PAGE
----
We here at Screen Relish love a good horror movie. So much so, we’ve decided every Saturday to bring you a retrospective look back at perhaps some of those genre entries that have been underrated, unfairly forgotten, missed and abandoned or just so damn good that we needed to scream it from the rooftops. Today’s title is…
GINGER SNAPS picks at most of the same adolescent scabs as Brian DePalma’s 1976 genre classic CARRIE – there’s the underlying mania about the onslaught of womanhood accompanied by the monsterization of the female, which leads to a mounting body count. There are a couple of caveats.
For one, GINGER SNAPS is not the tragedy CARRIE is because Ginger (Katharine Isabelle) is not alone. She benefits from the unflagging love and realistic envy and judgment of a sister, Bridget (Emily Perkins). Ginger and Bridget, outcasts in the wasteland of Canadian suburbia, cling to each other, and reject/loathe high school (a feeling that high school in general returns).
Also, Ginger’s no telekinetic. Like Carrie, she’s a high school reject visited a bit late by the monthly gift, an event that gets intermingled with symptoms of something else entirely. On the evening of Ginger’s first period, she’s bitten by a werewolf. Writer Karen Walton cares not for subtlety: the curse, get it? It turns out, lycanthropy makes for a pretty vivid metaphor for puberty.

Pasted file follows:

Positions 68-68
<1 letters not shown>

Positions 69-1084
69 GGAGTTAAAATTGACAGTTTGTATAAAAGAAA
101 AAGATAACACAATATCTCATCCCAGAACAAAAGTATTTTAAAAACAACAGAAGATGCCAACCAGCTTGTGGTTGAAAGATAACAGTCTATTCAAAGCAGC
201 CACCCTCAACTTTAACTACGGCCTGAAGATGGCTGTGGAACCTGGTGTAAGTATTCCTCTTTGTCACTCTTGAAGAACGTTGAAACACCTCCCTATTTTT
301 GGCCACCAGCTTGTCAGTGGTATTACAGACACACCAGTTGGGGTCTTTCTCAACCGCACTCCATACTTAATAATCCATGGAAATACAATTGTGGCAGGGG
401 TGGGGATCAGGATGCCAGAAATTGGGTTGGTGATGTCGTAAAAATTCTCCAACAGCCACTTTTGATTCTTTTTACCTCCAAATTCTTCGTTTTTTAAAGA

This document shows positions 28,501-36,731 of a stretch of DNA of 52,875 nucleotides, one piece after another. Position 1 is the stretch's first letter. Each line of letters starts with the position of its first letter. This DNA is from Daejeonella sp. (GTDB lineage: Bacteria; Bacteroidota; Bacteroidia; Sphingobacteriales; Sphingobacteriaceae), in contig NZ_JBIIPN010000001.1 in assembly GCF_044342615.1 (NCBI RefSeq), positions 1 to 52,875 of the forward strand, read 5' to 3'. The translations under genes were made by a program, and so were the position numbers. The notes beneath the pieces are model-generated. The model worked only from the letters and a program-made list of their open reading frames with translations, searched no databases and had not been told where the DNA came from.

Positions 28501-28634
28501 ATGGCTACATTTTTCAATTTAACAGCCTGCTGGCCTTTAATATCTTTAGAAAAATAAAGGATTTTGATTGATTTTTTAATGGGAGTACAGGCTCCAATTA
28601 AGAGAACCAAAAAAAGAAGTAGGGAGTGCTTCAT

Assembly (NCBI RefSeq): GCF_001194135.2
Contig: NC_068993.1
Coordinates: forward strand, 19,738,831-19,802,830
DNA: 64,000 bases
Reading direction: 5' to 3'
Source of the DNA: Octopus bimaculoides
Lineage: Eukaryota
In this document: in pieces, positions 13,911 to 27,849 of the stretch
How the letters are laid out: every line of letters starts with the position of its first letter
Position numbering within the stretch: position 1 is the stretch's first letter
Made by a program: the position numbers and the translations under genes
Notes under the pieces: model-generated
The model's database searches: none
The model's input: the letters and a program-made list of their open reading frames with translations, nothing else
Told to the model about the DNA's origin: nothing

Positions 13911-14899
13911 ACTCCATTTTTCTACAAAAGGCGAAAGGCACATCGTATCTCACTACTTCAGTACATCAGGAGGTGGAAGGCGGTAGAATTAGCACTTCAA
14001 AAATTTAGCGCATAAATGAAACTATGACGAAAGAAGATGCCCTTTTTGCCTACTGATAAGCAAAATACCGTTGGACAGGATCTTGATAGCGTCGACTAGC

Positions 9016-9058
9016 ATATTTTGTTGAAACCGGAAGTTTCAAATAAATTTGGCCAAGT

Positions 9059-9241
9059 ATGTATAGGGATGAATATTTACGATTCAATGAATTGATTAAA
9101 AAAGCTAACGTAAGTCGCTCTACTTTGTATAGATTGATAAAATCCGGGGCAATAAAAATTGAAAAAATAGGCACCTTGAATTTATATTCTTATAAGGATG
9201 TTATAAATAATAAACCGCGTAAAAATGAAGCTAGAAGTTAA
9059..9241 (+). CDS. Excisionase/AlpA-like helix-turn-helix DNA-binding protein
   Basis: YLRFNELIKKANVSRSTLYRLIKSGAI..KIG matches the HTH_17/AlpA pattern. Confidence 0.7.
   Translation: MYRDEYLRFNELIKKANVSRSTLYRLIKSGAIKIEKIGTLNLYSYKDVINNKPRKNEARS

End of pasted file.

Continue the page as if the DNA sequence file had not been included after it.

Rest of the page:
It’s a wonderful idea for a film that twists many of the genre’s female-driven clichés. Werewolves in horror are almost always male. Chicks usually portray witches, maybe vampires, but the primal rage associated with werewolves is usually linked to men. It’s a nice change of pace.
Walton’s wickedly humorous script stays in your face with metaphors, successfully building an entire film on clever turns of phrase, puns, and analogies, stirring up the kind of hysteria that surrounds puberty, sex, reputations, body hair, and one’s own helplessness to defend against those very elements. It’s as insightful a high school horror film as you’ll find, peppered equally with dark humor and gore – kind of A Canadian Werewolf in High School, if you will.
Director John Fawcett makes the most of a tight budget, editing beautifully around that damnable werewolf movie weakness, the prosthetics. Gallons of blood and gore distract, as well, but it’s the strength of the lead performances that keep all eyes glued on the human faces.